you should shower them with unconditional love; and -- if you do not understand them 100%...oh well, boot them out in the open air and "things will work out". which is not exactly super deep -- but seems like a happy alternative after all...

on the other hand... my five (5) cons about being pregnant in turkey would be:
1. everybody touches you! everyone. from the wife of your colleague to the lady selling you bread; to the primary school kid you are giving private lessons to. everyone seems to have the irresistible urge to rub your stomach, touch your face, hug you, lift your sweater, parade you holding you by the shoulders. this bit i must say i kind of hate!
2. a slight, puzzling ignorance about any medical knowledge on what one should do vs. avoid when pregnant. everyone here seems to believe being pregnant implies you HAVE TO stuff your face 24/7; spend your afternoons sleeping; gain an average of 25 to 35 kilos and indulge in sweets, french fries and heaps of chocolate; avoid ANY form of exercise (god forbid) and take a cab even if you have to go somewhere one block away.

3. the rather poor choice of prams / strollers and some routine maternity buys. streets here do not offer a smooth ride (to say the least) -- yet... most toddlers are pushed around in prams of the same (shaky, tiny, uncool) type i used for my favourite doll when i was at kindergarden. bizarre.

4. any kind of involvement of your male significant other in any of the sequences of the pregnancy is doomed to be blasted as an eccentric, useless, abnormal bout. deep down, my feeling is that the culture here expects women to crucify themselves over maternity (and family in general). men should be left out of any of it -- and simply make sure to express their manly pride, best if while smoking their 56th cigarette of the day.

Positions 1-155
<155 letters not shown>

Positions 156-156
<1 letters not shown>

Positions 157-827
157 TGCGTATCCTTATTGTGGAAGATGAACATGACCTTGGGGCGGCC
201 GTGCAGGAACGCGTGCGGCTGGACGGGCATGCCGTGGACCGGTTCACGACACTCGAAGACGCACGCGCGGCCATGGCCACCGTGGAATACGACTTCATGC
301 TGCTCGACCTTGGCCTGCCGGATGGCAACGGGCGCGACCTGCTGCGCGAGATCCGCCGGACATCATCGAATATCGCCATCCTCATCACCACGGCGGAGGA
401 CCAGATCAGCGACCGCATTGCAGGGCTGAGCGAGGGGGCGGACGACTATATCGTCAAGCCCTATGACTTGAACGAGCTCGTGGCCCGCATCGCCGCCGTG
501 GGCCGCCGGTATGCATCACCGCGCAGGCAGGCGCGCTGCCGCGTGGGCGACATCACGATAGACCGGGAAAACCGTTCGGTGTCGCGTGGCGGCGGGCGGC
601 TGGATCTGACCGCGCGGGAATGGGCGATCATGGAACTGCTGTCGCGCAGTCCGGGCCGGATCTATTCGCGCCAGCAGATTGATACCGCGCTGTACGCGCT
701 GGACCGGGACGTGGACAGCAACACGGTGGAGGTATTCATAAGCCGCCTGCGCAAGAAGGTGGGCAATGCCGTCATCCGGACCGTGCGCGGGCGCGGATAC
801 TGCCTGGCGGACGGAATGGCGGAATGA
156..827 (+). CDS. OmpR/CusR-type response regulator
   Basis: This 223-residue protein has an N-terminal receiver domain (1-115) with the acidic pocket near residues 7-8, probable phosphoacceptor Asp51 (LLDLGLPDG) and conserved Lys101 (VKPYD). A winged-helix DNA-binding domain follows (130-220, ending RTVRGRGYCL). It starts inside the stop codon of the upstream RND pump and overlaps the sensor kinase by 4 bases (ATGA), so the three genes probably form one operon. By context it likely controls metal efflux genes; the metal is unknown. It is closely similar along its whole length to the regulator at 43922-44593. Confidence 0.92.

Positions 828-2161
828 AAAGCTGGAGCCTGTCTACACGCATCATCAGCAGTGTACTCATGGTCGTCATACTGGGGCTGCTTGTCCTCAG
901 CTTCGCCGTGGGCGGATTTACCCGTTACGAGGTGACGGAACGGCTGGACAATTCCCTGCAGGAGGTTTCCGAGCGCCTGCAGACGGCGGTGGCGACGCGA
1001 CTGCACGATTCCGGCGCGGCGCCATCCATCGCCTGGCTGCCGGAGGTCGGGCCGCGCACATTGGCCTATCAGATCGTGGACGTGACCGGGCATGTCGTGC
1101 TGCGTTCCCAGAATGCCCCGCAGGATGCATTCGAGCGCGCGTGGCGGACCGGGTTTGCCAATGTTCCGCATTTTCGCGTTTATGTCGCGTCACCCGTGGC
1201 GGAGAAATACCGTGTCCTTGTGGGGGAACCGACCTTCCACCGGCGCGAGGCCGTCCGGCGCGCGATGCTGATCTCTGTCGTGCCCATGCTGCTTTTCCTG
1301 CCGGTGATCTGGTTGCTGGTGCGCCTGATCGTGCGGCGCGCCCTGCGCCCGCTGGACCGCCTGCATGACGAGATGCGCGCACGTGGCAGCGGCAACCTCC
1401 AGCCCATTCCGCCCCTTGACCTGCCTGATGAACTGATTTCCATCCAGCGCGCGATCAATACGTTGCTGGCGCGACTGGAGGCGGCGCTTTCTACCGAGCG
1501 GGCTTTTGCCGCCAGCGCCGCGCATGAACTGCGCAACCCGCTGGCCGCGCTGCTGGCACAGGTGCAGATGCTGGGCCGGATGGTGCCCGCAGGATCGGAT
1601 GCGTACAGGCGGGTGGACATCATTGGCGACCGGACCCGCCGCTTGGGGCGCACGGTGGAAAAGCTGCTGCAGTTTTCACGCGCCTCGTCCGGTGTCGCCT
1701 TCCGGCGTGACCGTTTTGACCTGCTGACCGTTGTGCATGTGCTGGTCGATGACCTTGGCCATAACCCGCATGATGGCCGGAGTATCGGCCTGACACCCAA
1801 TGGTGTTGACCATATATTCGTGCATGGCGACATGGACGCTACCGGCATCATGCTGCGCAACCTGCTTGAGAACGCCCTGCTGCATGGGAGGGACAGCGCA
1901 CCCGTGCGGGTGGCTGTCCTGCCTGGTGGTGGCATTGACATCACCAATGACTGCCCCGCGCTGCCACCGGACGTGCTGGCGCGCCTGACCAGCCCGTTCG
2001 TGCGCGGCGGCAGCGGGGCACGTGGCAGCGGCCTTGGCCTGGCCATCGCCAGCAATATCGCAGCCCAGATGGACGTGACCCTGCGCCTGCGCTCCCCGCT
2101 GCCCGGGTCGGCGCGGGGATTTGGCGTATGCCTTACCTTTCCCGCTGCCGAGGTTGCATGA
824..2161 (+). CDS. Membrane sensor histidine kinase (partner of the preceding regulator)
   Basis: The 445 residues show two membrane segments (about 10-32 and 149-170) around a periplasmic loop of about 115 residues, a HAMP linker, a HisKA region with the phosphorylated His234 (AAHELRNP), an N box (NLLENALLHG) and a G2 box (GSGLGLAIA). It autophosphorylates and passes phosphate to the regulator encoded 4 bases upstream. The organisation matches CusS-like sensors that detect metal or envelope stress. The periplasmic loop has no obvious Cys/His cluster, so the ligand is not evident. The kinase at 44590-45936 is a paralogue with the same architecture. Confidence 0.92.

5. the comedy pieces of advice you receive by passers by in the street, by the lady queueing up behind you at starbucks, by the guy selling roasted chestnuts below your house, by the young girl waiting next to you for the green light at the crosscroad close to your job.

indispensable tips collected so far include.
-- (pointing at your (very normal) handbag): you should not carry weights!

-- in turkey we say that pregnant women should eat all the food that comes into their sight, at all times!

-- (pointing at your glass of apple spritzer): you should not drink alcohol!

-- (pointing at your cup of tisane): you should not drink caffeine!
-- ((the most gothic of far...but i still have two months to go!))
"when you are pregnant you should never get a haircut. if you cut your hair -- you will shorten your baby's life!"

need gas (and a new nose)

had some friends over for dinner last night -- but when everyone was already sitting down and ready for something warm to be served...i found out we had run out of gas in the kitchen...disaster! did manage to kind of make a little comedy number about the kitchen mishap and...eventually made use of the oven (electric oven!) and fixed some pizza and nibbles -- converting the whole "sit down dinner" concept into an improvised "chats and sofa" type of do... it was a bit rushed and unexpected, but we did have a lovely time and the atmosphere was very cozy, with the living room swarming with candles.

called this morning to get some gas and managed to explain myself in my usual tarzan-turkish with something that must have sound like: "hi, i am a foreigner - ((clever opening))
so..... ((so what??))
so... - sorry my turkish...very little. ((always a safe start))
i have a problem. ((genius))
i need new (.??!!.....) ...gas. ((about as classy as a cave woman))